Jordan Poyer, Oregon State, Cornerback, 5’11″ 190 lbs.
In the Offense-happy Pac-12, Poyer has held his own nicely and become one of the Conference’s best Defensive Players during the 2012 season. In fact, one could argue that the Oregon State Beaver has been the best Cornerback West of the Mississippi River this year. Over his first 11 games, Jordan has been as shut-down as a Corner could get for Oregon State and the 1st-Team A.P. All-American recorded 46 Tackles, 4.0 TFL’s, 1.0 Sack, Forced 1 Fumble, Recovered 1 Fumble, recorded 7 Passes Defended, and picked off 7 passes (2nd in the Nation).
Like Banks, Poyer possesses quite the versatile skill-set. Poyer switched from Free Safety to Cornerback after his Freshman season (13 Games as a backup, 11 Tackles, 1 Fumble Recovered), and has definitely displayed enough physicality and Tackling ability the run game to at least be given reps at both positions at the next level. Where Poyer however really excelled during his career with the Beavers was as a Kick and Punt Returner. During his Sophomore season (2010), Poyer returned 33 Kickoffs for 917 Yards (27.78 YPR) and 11 Punts for 104 Yards (9.45 YPR). The following season, Poyer continued to do a fine job as he returned 30 Kickoffs for 680 Yards (22.67 YPR) and 10 Punts for 141 Yards (14.1 YPR) and 1 Touchdown.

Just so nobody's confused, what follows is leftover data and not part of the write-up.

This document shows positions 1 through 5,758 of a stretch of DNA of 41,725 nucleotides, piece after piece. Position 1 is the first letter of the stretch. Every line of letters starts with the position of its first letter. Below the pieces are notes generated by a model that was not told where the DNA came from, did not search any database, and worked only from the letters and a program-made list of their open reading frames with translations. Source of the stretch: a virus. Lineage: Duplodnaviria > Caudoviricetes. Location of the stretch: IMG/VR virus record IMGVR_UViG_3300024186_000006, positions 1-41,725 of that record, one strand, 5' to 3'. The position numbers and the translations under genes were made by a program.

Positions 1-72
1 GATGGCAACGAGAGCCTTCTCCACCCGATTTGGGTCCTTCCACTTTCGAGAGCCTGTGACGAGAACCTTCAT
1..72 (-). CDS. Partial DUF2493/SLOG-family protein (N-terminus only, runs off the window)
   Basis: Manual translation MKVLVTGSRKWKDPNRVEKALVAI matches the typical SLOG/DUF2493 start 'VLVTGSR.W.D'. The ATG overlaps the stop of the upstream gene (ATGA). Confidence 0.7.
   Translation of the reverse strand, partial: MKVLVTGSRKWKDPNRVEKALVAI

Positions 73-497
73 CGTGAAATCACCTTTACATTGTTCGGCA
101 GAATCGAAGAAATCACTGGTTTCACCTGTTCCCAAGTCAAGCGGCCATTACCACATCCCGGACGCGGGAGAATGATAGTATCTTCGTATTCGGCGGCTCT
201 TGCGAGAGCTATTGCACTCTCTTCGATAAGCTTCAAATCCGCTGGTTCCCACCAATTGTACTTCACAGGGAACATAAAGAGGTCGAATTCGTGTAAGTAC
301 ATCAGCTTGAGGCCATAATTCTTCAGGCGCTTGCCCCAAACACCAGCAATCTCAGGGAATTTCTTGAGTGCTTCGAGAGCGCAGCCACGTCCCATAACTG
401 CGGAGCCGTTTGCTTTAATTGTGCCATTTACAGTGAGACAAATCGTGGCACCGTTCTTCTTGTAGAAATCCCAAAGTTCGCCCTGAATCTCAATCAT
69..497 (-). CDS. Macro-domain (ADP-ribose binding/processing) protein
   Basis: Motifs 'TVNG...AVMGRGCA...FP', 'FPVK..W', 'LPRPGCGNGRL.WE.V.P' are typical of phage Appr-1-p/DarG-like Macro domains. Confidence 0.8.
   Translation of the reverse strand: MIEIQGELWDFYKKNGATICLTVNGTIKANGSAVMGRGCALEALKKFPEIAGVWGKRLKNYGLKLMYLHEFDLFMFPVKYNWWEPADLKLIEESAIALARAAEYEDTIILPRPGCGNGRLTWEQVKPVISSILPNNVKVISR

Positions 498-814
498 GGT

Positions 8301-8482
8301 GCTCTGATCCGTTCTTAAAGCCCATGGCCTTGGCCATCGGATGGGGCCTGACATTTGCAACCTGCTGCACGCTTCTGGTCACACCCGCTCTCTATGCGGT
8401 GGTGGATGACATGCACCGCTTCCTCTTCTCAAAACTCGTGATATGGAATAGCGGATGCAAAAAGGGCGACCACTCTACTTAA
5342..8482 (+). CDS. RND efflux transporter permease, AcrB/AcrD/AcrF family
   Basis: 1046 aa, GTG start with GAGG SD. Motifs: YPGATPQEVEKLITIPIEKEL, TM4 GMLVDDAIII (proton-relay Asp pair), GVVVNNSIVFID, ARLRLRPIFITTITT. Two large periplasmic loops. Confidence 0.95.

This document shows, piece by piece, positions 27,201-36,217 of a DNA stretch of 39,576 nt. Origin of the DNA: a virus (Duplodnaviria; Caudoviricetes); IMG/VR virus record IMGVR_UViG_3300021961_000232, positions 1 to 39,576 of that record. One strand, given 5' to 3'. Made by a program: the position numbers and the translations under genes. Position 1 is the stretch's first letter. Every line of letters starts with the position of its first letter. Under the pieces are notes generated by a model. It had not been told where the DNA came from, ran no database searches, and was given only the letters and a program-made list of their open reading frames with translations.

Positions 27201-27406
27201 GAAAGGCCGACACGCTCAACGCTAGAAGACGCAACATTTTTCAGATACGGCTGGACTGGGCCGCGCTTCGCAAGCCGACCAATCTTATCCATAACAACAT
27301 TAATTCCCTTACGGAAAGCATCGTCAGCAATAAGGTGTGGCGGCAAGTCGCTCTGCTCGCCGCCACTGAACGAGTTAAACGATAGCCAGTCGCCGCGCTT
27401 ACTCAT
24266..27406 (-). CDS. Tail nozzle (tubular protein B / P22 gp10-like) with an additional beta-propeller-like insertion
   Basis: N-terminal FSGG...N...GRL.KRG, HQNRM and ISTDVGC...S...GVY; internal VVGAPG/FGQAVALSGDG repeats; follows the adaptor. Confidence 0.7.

Poyer is one heck of an athlete, and was actually a member of the Beavers strong baseball program as an underclassman, and played in the West Coast Baseball League during the Summer of 2010. Although his ultimate career choice was football, Poyer could definitely find some sort of niche with the Steelers as they are a team in need of help at Cornerback and Free Safety, and could definitely use some competition at both Return spots also.